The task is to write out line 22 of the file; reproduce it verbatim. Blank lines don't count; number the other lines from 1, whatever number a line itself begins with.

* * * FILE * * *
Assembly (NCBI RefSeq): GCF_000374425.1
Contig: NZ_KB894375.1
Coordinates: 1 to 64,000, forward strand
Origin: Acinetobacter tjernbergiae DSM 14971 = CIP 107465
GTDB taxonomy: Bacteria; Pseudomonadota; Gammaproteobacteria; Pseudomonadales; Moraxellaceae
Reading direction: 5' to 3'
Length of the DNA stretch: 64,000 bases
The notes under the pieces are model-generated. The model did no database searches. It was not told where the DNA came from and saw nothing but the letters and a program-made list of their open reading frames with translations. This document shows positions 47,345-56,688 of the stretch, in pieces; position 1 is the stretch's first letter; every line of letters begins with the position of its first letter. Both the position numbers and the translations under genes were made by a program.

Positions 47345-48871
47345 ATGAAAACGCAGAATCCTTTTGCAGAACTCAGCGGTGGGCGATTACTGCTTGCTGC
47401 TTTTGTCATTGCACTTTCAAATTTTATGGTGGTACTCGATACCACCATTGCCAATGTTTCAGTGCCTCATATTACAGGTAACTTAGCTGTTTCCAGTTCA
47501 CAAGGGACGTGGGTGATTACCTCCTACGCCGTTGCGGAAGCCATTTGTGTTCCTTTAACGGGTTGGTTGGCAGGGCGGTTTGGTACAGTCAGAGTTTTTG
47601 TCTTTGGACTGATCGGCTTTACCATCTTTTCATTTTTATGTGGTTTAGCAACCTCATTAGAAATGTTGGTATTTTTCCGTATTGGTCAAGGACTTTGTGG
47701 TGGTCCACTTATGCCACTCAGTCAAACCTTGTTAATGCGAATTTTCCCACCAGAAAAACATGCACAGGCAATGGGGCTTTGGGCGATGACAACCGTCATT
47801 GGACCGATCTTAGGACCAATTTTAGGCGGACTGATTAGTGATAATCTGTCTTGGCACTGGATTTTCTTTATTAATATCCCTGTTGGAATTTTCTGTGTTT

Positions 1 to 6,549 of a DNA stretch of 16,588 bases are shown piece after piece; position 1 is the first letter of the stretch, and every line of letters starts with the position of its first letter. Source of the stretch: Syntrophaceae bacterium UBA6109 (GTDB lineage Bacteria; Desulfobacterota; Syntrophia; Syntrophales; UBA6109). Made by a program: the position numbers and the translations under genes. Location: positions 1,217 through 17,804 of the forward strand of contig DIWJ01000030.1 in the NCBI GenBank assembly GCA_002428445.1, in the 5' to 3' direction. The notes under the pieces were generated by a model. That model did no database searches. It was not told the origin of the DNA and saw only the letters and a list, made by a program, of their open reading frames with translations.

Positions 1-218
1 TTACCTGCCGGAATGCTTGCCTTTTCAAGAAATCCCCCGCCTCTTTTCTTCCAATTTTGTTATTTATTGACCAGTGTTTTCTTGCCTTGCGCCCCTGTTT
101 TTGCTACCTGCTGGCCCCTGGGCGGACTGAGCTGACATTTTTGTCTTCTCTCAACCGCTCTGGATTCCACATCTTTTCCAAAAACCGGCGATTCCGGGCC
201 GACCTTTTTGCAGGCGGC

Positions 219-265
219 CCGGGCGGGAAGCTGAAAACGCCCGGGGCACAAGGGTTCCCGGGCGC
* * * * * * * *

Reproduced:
219 CCGGGCGGGAAGCTGAAAACGCCCGGGGCACAAGGGTTCCCGGGCGC